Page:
Mulholland and the Colorado River Aqueduct

(1923)* - William Mulholland, with pack on back, starts a great survey. Photo Courtesy of MWD  


From LADWP's Historical Archives

September 1929 - Back in the fall of 1923, a small party headed by Chief William Mulholland, set out for the Colorado River. In the party besides the Chief were H. A. Van Norman, now general manager of the Department; Mr. Bayley, George Read and Harry Thayer. They left Boulder Canyon in a small boat and for four days rowed downstream ending their journey at Parker, Arizona.

REPEATS HISTORY – On October 29, 1923, when William Mulholland slung a blanket over his shoulder and struck out toward the bank of the Colorado River, he was about to start a project that would make history and repeat history.

Eighteen years before he had started a survey journey over desert sands and into the High Sierras. Out of that trip grew the famous Owens River Aqueduct, which he started in 1908 and finished in 1913, bringing water to the parched throats of Los Angeles residents and doing more than anything to establish Los Angeles as the Metropolis of the West.

When Owens River Aqueduct water came tumbling into the San Fernando Valley in November of 1913, Los Angeles confidently believed it had solved its water problem for many years to come. The Aqueduct is capable of meeting the needs of 2,000,000 persons, and in those days only the most sanguine of boosters could conceive of a Los Angeles with a population of more than 2,000,000.

But now, less than ten years later, we find the builder of the Owens River Aqueduct, once more rolling up his blankets and setting forth to find additional water for his city.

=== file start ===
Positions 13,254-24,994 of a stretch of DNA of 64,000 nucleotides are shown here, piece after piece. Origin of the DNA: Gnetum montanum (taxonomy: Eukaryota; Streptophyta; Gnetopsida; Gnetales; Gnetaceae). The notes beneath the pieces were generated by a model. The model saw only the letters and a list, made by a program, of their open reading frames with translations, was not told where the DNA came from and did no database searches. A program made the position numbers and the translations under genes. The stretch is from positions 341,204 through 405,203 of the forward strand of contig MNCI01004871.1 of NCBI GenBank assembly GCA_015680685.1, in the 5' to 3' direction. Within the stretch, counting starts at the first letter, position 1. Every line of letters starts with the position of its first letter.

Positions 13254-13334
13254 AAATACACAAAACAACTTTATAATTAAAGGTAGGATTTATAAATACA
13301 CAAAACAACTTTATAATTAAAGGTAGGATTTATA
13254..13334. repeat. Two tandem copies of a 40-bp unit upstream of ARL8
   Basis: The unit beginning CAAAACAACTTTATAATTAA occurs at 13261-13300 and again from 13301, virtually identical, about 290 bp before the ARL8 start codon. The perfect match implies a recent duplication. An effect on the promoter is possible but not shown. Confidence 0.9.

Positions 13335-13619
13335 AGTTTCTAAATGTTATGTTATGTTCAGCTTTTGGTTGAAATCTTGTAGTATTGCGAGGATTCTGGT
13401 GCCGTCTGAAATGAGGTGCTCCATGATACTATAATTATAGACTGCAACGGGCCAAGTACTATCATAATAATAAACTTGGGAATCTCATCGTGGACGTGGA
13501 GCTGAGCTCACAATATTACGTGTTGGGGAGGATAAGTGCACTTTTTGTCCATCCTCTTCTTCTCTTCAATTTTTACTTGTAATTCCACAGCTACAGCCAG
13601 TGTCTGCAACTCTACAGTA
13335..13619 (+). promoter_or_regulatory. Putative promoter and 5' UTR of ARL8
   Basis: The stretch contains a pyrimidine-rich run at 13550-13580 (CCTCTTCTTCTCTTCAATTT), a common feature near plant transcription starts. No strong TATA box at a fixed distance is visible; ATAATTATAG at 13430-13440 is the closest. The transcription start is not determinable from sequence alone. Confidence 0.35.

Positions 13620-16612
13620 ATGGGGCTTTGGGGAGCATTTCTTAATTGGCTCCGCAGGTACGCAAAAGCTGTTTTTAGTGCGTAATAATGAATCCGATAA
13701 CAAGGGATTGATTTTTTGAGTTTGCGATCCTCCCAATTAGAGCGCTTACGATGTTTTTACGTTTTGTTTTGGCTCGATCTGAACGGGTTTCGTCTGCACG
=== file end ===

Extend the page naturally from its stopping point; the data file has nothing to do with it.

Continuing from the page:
Much water has coursed down the bed of the muddy river since that day six years ago. One hundred and thirty men have traversed the hot desert country as far east as central Arizona, as far south as the Mexican border, and north into Utah, carrying transits, plane boards and other surveying equipment to map the river region and the possible routes of an aqueduct.

A staff of 52 men have been at work for the past two years in the Los Angeles offices, inking maps and sheets and collating data to be assembled for use of engineering experts who will be named by the Metropolitan Water District to make a final decision as to the most practicable and feasible route to carry water from the Colorado River to Los Angeles and other cities in Southern California.

In their surveys, the Department engineers mapped four possible routes the Aqueduct may take. These are the Blythe Route with a total length of 260 miles; Bridge Canyon Gravity Route, 372 miles; Black Canyon Route, 343 miles, and the Picacho Route, 242 miles. They vary in elevation at the intake from 250 feet at Picacho to as high as 1990 feet a Bridge Canyon. Each one of these routes has innumerable variations. There are also several other possible intake sites in addition to those specifically mentioned. For the information of the general public and for future engineering study, Department engineers have constructed a huge relief map giving every topographical feature of the Aqueduct region – area of 50,000 square miles. The building of this map was in itself a task of some magnitude. It was made in 22 sections and was produced by the use of lavers of fiber board cut out by jig-saw to produce the actual contours of the terrain.

A crew of expert draftsmen and cutters worked for eight months making the map. Approximately 237,000 separate pieces of fiber board were cut out and fixed in place. It measures 27 feet from eastern to western borders and 25 feet from its northern to southern limits. It covers approximately 625 square feet and weighs 8,000 pounds. The map journeyed to Washington, where it was viewed by Congressmen, U. S. Senators, and other government officials, before being returned to Los Angeles, where it is now on view on the eighth floor of the Hill Street building of the Department.**


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* DWP - LA Public Library Image Archive

**LADWP Historic Archive



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